Last week, I was in a small tent on the vast Greenland ice sheet with a leading British glaciologist investigating and documenting the alarming rate of ice flow and melt as a result of climate change.
Despite having spent the last two decades working in the Polar regions, I am still overwhelmed by the sheer scale and stark beauty of the landscape. The Greenland ice sheet is about seven times the size of the UK, and in places, the ice is three kilometres deep.
So I could not have been more pleased to return to an announcement from Royal Dutch Shell that they will abandon their $7billion folly to drill in the Chukchi Sea, off the coast of Alaska. This is good news for the Arctic, and good news for humanity as a whole.
WWF has long opposed drilling in this Arctic region, where a spill would have severe and lasting impacts on wildlife, fisheries and local people. There is no reliable technology for the effective containment, recovery or clean-up of oil spilled in icy waters. Shell’s previous attempts to drill in the Chukchi Sea ended badly, from damaged vessels to malfunctioning safety equipment, to onboard fire. Most notably, Shell lost control of its drilling rig in January 2013 and it grounded on a pristine island in the Gulf of Alaska.
Drilling is also at odds with global action on climate change. The scientific evidence is that the majority of the world’s known fossil fuel reserves must stay in the ground in order for the world to stay below 2 degrees of global warming.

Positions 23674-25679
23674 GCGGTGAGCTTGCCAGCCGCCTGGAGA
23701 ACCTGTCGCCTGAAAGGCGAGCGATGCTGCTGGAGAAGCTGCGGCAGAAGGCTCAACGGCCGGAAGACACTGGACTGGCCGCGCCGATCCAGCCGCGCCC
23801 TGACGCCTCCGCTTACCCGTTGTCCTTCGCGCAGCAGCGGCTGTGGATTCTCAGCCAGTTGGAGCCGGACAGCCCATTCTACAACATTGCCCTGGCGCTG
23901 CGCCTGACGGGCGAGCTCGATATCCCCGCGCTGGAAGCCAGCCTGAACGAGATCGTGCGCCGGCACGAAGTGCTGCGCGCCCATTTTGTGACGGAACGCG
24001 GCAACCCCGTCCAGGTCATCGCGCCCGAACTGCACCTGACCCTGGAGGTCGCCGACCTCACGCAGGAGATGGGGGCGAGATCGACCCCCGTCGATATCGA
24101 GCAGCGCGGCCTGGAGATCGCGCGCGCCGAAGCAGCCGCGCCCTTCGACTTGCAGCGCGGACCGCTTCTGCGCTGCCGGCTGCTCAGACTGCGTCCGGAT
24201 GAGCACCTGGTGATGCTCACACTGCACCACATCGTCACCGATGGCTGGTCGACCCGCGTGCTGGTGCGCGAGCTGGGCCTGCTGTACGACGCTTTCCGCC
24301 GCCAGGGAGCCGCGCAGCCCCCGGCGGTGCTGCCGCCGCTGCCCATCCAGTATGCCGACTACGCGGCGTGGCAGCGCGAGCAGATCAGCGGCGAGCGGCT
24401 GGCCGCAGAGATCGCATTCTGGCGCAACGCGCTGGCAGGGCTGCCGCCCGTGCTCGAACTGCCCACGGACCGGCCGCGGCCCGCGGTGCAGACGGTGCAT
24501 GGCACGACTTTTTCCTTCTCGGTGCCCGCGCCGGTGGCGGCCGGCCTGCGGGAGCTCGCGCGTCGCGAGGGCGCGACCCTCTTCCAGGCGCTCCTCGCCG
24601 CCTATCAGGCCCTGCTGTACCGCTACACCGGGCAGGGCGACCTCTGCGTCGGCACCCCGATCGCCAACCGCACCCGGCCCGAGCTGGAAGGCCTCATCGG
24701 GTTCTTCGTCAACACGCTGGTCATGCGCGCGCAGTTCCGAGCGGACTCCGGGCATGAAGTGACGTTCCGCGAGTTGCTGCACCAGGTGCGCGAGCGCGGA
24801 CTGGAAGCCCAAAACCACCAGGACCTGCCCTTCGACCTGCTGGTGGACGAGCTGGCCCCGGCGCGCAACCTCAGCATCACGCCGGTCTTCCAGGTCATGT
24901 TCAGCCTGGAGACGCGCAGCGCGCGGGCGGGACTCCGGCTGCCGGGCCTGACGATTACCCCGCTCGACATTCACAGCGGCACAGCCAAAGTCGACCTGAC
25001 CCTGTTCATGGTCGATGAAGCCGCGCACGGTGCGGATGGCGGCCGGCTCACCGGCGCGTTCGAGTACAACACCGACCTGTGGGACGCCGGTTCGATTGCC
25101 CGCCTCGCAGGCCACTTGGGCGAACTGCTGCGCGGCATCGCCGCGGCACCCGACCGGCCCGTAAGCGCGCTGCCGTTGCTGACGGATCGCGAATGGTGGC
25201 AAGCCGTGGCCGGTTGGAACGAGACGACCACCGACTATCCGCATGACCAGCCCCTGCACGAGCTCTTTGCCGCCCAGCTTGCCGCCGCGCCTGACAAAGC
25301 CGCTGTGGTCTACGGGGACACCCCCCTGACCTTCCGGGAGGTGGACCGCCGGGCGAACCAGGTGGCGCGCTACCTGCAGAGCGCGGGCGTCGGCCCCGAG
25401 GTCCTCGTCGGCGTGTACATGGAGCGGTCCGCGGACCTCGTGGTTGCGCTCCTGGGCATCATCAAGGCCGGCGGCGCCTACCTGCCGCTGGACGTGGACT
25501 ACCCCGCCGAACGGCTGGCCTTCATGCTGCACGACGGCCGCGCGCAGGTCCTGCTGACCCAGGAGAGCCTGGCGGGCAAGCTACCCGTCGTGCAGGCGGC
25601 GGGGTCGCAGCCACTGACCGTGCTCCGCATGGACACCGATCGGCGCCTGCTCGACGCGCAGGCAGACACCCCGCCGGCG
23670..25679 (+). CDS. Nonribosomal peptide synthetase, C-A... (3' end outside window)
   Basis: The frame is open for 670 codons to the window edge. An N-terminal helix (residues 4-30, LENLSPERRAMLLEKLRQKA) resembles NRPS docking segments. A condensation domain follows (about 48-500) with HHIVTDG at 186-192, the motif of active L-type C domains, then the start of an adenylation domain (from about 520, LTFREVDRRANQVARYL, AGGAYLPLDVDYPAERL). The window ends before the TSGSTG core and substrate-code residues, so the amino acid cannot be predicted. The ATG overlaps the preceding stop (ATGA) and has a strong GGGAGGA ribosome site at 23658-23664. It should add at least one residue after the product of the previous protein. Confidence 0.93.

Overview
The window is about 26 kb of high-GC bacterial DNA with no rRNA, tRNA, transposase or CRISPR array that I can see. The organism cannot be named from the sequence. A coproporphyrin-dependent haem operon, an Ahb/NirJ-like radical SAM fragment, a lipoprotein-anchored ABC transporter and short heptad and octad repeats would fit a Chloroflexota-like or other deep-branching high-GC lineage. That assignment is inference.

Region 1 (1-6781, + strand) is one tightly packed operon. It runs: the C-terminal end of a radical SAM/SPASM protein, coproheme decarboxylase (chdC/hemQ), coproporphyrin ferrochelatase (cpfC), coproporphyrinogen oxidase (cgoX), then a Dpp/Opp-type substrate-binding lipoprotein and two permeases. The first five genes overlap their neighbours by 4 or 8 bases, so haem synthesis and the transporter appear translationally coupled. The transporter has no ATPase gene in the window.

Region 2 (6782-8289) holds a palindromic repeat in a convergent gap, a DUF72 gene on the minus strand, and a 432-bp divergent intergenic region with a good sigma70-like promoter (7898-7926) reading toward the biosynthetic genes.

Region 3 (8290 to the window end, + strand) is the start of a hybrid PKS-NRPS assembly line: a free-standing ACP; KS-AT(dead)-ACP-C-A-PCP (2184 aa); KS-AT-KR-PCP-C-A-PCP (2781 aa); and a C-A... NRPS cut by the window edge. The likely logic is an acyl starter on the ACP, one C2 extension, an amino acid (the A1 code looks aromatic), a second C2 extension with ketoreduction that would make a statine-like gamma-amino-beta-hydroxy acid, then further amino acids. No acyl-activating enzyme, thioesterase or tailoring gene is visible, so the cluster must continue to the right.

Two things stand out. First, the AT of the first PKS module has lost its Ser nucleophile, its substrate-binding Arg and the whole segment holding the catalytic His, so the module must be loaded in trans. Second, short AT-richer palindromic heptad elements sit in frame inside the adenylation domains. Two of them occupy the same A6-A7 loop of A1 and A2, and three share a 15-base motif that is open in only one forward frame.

Climate change is happening, and there is no place where it is more evident than in the Polar regions. The Arctic is warming about twice as fast as the global average, sea ice is in long term decline, and the Greenland ice sheet is losing mass at an accelerating rate.
If carbon emissions continue unabated, the Greenland ice sheet has the capacity to raise sea levels by about six or seven metres, threatening many of the world’s major cities. There is overwhelming scientific evidence showing that the majority of the world’s known fossil fuel reserves must stay in the ground in order for us to avoid dangerous climate change.
Globally, 2015 is on track to be the warmest year ever recorded and in December, UN climate negotiations will take place in Paris that will move us a step closer to transforming the global economy to a low-carbon future.
With China and the USA agreeing this week that they will work together to tackle climate change, it is time for Shell and other energy companies to be a part of the solution in the transition to a renewable future.
Shell’s Arctic misadventure illustrates that any further investment in offshore oil development in the Arctic is not worth the risk, and that instead, investors should move their funds to low-carbon solutions.
Rod Downie is the Polar Policy and Programme manager at WWF-UK. He joined WWF having spent 14 years at British Antarctica Survey working on environmental management and policy. He has also been part of the UK delegation on the Antarctica treaty consultative meetings for nearly a decade.